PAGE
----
2016 marks the 150th anniversary of Potter’s birth. There are lots of events and celebrations planned by Puffin in her honour
I inherited many prejudices from my mother. Hippies, non-magnolia walls, long hair on men and crying foremost among them. But none was instilled earlier or has remained so deeply ingrained as the one against talking animals in stories. A firm anti-anthropomorphism stance was part of a fight against whimsy that had been passed down through the generations.
My family is northern, and Catholic. We prefer things guilt-ridden and grim.
And the earliest casualty of this was Beatrix Potter. Rabbits in clothes? Chatty mice? Washerwomen hedgehogs? Gerroutofit!
The irony is, of course, that of all the books I could have lit on with my idiotic prejudice, Potter’s tales are the very least deserving.
Consider her first hero, Peter Rabbit, whose tale grew out of the correspondence Potter kept up with her old governess Annie and, eventually, Annie’s eight children. In one letter to the eldest son, Noel, Potter ran out of things to say and so began a story instead. It was about ‘four little rabbits whose names were Flopsy, Mopsy, Cottontail and Peter…’. It was published by Frederick Warne & Co. in 1902, became an immediate bestseller and set her firmly on the path of lapin-led success.
But the thing about Peter is that although he can speak and does wear a little blue jacket he is still in every respect absolutely a rabbit. Scatty, nary a thought for the morrow, and escaping through pure chance rather than wiles or applied intelligence. That’s a rabbit. Rabbits ain’t foxes. They’re idiots.
And of course he looks exactly like a rabbit. And Mrs Tiggywinkle looks just like a hedgehog. And all the mice look just like mice. And all the hedgerows, grasses, ponds and plants they live amongst are perfectly represented too. Because before she was a writer or an illustrator or a writer of letters to children, Potter was a naturalist. She became such an expert on funghi that she had a paper (‘On the Germination of the Spores of Agaricineae’ – probably the first in Britain to speculate, correctly, that lichens are symbiotic lifeforms) accepted by the Linnean Society. Beautiful, detailed and unerringly accurate drawings of the organisms are held by the Armitt Museum and Library in Ambleside and are still consulted by mycologists. She and her brother Bertram’s nursery was a domestic menagerie. They kept mice, rabbits, newts, frogs, lizards, bats, salamanders and sundry other creatures – partly as pets, but also as creatures to study. Potter noted their habits, their movements, their appearances – and when they died, she dissected them, boiled them and had a good look at their joints and bones too. Her beautiful pen-ink-and-wash illustrations of the tales’ heroes and heroines are anatomically accurate down to the last detail. She, possibly more than any other writer you will encounter knows her characters from the inside out.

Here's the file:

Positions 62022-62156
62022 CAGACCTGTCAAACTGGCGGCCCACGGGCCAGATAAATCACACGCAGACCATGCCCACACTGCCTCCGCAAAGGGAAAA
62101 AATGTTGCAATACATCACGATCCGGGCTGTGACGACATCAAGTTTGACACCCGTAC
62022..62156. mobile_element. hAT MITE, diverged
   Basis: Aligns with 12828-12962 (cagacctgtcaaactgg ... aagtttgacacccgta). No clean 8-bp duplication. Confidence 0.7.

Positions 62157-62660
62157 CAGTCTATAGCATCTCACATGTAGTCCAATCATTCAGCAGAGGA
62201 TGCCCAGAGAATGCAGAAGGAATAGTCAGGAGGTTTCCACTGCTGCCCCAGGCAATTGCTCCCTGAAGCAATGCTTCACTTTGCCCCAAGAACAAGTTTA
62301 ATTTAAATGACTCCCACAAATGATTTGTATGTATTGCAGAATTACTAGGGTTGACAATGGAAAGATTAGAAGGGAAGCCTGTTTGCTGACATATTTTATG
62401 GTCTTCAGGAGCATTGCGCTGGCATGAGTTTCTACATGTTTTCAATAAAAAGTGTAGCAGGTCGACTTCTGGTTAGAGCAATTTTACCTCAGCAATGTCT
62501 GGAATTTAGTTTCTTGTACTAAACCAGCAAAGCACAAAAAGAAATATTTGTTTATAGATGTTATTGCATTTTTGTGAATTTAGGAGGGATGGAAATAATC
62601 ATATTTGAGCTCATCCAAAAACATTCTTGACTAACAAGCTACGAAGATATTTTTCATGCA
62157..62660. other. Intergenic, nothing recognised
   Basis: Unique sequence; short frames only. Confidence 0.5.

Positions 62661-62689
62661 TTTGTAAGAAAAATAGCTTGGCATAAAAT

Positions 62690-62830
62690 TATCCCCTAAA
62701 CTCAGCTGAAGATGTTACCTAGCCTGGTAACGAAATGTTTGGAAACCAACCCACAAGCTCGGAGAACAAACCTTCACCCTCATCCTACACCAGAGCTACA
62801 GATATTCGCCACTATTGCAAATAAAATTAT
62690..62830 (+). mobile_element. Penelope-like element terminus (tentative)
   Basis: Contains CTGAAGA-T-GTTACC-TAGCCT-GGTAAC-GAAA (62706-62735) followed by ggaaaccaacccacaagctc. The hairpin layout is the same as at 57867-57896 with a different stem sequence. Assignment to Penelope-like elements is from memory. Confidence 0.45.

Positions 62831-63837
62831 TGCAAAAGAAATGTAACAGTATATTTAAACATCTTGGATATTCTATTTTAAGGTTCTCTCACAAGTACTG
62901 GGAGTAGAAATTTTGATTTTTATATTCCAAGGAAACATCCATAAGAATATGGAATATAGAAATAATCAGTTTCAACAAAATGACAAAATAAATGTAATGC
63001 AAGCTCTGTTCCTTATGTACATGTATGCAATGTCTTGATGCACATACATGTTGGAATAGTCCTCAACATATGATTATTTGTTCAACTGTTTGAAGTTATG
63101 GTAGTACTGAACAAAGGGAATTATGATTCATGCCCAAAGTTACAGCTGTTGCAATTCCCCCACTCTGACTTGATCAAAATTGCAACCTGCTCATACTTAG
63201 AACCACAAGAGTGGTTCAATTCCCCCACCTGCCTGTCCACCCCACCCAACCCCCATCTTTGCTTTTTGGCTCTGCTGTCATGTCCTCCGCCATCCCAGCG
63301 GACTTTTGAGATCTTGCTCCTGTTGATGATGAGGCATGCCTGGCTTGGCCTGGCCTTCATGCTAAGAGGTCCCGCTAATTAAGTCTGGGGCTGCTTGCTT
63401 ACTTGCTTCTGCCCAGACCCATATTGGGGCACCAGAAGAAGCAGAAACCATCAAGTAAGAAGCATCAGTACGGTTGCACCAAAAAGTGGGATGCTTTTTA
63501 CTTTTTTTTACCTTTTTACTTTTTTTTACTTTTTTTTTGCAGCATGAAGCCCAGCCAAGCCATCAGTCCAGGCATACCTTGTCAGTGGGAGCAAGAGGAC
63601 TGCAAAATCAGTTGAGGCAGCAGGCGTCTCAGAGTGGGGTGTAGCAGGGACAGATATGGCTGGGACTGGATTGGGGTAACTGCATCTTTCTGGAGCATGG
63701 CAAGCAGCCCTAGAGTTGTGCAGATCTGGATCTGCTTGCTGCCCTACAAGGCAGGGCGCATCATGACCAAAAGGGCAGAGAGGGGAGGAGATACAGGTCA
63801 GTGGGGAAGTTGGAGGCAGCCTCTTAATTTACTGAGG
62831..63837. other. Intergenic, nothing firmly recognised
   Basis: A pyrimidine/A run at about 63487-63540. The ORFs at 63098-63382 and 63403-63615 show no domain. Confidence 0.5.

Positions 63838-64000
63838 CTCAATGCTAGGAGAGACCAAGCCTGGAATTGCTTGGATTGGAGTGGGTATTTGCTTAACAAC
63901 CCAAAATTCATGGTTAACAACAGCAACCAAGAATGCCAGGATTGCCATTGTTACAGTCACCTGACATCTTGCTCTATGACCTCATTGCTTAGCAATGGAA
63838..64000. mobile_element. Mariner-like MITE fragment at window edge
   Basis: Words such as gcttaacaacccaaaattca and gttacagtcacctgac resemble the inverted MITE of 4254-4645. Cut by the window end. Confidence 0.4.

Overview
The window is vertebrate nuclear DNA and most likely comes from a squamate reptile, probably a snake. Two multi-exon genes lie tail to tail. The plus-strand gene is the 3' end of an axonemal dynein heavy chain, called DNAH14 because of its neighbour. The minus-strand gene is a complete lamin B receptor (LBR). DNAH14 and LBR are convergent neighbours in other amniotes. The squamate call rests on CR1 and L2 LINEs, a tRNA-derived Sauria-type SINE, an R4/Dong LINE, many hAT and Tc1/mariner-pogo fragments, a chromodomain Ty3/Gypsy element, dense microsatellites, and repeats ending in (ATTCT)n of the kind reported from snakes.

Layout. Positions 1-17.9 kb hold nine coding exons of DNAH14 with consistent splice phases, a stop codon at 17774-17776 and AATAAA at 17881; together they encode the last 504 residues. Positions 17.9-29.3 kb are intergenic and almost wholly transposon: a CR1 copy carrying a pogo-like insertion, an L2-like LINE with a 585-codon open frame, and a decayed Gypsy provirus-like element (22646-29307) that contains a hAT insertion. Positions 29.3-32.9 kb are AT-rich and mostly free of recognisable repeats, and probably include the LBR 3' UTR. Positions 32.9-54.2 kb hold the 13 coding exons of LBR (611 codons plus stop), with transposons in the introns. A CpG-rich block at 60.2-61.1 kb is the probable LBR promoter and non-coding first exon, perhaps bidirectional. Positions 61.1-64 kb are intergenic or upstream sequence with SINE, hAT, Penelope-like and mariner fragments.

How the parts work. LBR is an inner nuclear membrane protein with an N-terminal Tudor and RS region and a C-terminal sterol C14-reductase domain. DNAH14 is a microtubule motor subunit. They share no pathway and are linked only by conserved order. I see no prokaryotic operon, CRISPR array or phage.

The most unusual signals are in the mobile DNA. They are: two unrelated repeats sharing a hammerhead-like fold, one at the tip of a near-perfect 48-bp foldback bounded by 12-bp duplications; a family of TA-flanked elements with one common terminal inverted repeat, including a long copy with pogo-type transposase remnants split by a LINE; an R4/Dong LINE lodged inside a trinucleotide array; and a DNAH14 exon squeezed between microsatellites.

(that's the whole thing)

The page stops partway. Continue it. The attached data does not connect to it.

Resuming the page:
I wish I’d known this 30 years ago. An author who boils her pets is a foolproof prophylactic against whimsy.
The stories themselves have, more often than not, a hard edge. No spoilers, but Squirrel Nutkin, Jeremy Fisher and Jemima Puddleduck would probably all have something to say about Potter’s popular image as a sweet Edwardian lady penning sweet little stories to amuse and distract herself from the demands of her difficult mother and ease the frustrations of a repressive age. She drew on folk tales for stories, the Bible for her cadences and a lifetime’s accumulation of natural history knowledge for her drawings. She wrote and rewrote her texts until they were pared down to the narrative bone. Which is not to say she depended on simple language – every Potter tale famously (and deliberately) included at least one ‘difficult’ word that would engage a child’s curiosity and stretch a young reader’s mind. The effect of eating too much lettuce, for example, is ‘soporific’ for the Flopsy Bunnies.
2016 marks the 150th anniversary of Potter’s birth. There are lots of events and celebrations planned by Puffin in her honour. I’ve suggested a mass pet-boiling but I haven’t heard back from them yet. But The Tale of Fido’s Rearticulated Skeleton is one, I think, whose time has come.